London Trolleybus on Route 654 on Anerley Hill

Anerley Hill
Click on picture [66] for an enlarged version

From: "Chris Cook" <>

Soon to ascending Anerley Hill, Versailles Road is seen to the left with its infrequently used reversing triangle, the car emerging from Thicket Road to the right, bridge over Norwood Junction-Crystal Palace railway just ahead on the right [where the hoarding's are]. There was a stabling siding for trains under the bridge, a third track alongside the usual two, I remember always looking to see what was in it when passing over on a 654.

Comment by David Bradley:

The Versailles Road reversing triangle was an addition to the overhead following the 1936 fire at Crystal Palace. It was provide as an emergency turning point should trolleybuses find it impossible to complete the journey up Anerley Hill, for whatever reason. On a regular basis it was used each Saturday afternoon for one scheduled short working and regularly when the 1 in 10 Anerley Hill was considered dangerous to climb due to inclement weather conditions.

The last stop before Crystal Palace was at the bottom of Anerley Hill where this stop sign was to be found.

Anerley Hill, Penge in 1959
Click on picture [37] for an enlarged version
Anerley Hill, Penge in 2000
Click on picture [37-2000] for an enlarged version

In picture 37, the coasting brake seems to be very effective for the trolleybus on Anerley Hill Road but I am not too sure about the cyclist!

From: "Chris Cook" <>

In picture 37-2000, a 157 descends Anerley Hill on January 21st 2000, past the same spot of picture 37 of a 654 in 1959. This trolleybus replacement route was cut back to Norwood Junction at the start of Tramlink services.

The 1950's houses have worn well and still look new. They have acquired double-glazed porches over the years. The run of Victorian houses down the hill was disrupted by a flying bomb, the pub on the other side of the road has a conspicuous plaque outside commemorating this event.

The scruffy bomb site shown in picture 37 and just out of view of the recent picture, was surprisingly not built on and has been landscaped to become a pleasant green area with footpath through it leading to Crystal Palace railway station. The transmitter mast in the background remains, but has a new top.

Picture 37-2000 was taken on an Olympus C-2000Z digital camera, on the medium-quality setting, and is from the Chris Cook collection. The quality is not as good as film, but almost there - and much more convenient!

From: "Michael Fizio" <>

I was fascinated to come across your site, as I did completely accidentally, whilst doing a search on "Anerley".

What particularly grabbed my attention was picture 37, showing trolleybus 654 coming down Anerley Hill, where I used to live. In fact the back top corner of the trolleybus is pointing to what was my bedroom window at number 29. I was 4 years old in 1959, but remember the trolleybuses very well. The tall poles which supported the overhead wires survived for many years after the trolleybus's demise.

The bomb site you describe did remain empty for many years and was a playground to me on many occasions; actually, they did build a detached house on it eventually, but it did not survive more than 15 years or so before being demolished and landscaped as you mention. The road sign "Anerley Hill Penge UD SE19" also survived for many years after the Urban District tag had been dropped.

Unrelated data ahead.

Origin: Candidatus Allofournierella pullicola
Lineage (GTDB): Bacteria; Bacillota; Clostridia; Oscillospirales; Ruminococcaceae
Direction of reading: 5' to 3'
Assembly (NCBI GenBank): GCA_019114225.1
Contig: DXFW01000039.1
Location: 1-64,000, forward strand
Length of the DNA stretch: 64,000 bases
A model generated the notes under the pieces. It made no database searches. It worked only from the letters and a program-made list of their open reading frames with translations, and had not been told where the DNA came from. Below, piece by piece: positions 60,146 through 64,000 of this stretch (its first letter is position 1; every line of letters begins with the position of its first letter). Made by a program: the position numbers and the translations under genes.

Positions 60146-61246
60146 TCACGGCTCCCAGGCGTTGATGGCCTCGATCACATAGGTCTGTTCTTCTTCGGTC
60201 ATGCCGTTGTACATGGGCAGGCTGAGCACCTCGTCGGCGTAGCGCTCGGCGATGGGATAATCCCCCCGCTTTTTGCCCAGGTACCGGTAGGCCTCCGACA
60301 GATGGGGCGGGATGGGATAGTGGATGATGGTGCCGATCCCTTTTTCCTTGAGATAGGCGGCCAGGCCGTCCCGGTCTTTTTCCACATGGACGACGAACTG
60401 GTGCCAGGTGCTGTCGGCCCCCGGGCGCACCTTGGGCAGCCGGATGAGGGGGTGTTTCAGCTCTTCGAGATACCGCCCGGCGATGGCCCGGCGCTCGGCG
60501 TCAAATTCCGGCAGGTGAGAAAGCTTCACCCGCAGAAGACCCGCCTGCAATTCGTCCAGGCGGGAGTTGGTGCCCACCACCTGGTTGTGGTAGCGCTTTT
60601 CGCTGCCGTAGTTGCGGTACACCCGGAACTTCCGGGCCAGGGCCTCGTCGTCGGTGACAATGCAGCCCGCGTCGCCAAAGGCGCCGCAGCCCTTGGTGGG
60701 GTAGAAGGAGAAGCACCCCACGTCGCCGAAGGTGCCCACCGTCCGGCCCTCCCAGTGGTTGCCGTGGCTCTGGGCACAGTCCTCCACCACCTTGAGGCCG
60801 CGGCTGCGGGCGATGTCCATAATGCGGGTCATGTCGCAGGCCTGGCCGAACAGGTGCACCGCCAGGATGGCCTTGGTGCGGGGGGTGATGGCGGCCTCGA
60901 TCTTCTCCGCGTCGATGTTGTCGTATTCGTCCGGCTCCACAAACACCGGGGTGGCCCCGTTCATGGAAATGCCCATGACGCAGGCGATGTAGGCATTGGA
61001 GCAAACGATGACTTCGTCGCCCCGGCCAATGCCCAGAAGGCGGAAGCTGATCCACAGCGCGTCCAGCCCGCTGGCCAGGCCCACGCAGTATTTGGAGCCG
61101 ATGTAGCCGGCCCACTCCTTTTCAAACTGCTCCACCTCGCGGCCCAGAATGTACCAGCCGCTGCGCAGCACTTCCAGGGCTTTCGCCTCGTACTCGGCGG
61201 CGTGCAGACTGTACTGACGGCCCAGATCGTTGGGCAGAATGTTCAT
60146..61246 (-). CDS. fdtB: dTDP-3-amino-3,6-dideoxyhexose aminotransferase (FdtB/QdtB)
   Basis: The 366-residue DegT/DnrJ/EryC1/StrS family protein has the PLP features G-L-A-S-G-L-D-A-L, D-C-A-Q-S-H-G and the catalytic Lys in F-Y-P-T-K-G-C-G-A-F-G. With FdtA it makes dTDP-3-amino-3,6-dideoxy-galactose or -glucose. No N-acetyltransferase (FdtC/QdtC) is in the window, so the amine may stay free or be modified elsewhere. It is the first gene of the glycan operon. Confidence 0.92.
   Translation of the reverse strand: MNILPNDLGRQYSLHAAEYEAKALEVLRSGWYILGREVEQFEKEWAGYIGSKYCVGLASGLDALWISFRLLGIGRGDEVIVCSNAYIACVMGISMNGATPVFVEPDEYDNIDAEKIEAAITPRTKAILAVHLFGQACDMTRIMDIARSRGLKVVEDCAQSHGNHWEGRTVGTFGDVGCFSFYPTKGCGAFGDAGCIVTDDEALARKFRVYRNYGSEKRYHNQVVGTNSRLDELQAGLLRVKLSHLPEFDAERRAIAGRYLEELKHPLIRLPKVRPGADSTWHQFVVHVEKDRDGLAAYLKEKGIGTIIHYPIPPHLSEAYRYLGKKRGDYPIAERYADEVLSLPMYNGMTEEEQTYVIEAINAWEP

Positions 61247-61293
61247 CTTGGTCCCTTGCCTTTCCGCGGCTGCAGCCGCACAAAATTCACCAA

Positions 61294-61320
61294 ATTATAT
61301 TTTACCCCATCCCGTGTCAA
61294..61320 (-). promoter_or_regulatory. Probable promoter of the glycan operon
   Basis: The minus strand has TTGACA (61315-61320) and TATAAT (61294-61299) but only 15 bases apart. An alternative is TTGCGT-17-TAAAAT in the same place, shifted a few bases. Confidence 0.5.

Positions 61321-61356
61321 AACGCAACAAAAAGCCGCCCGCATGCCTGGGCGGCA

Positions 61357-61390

As you rightly say, the pub opposite, "The Paxton Arms", had the plaque on it's side wall, sited near a few gouges in it's stonework. Its inscription went something along the lines of: This house bears the scars of war... along with the date of the air raid. I was there briefly last year and was sorry to see that the building had been revamped, the holes filled and the plaque removed. Perhaps they have mounted it inside, I would like to think so.

I used to go up to the Parade a lot to watch the buses. If you regularly visited, to take photographs, you may remember, as I do, the small Fire Station with a cobbled forecourt [for a single horse drawn tender, I would guess] which was halfway along the Parade; ironic that it should have survived in 1936, when all else around it was consumed. The demolition of the High Level Station was before my time, but the ornately vaulted underpass beneath the parade and the gaping railway tunnel at the end, were also [illicit] sources of wonderment and curiosity to me as a boy.

The observation regarding the exposed fog burners also struck a chord - particularly as there was always one chained to the traffic island that can be seen through the cab window in picture 66, in fact if you look carefully I think you can see it at the base of the bollard, it's spout pointing back down Thicket Rd! I used to pass it everyday as I walked down to school. A naked flame left on the road hardly seems credible now.

Thank you for sharing your pictures and memories on your website; I can't tell you what pleasure it has given me to see so many of the places, on the route I know so well, as I remember them from boyhood. I have not lived in Anerley for 25 years, I now live in Yorkshire, but your pictures have brought back memories as if they were yesterday. Thank you again.

From: "Valerie Hoy" <>

Just to let you Know I can remember the 654 trolleybus very well. Living at the top of Anerley Hill in the 1940s, they were the only public transport to go up there at the time. They were very quite until the arms came of then you knew about it! I have very good memories of them going from the Crystal Palace to Croydon.

Thanks for the pics to browse through very interesting.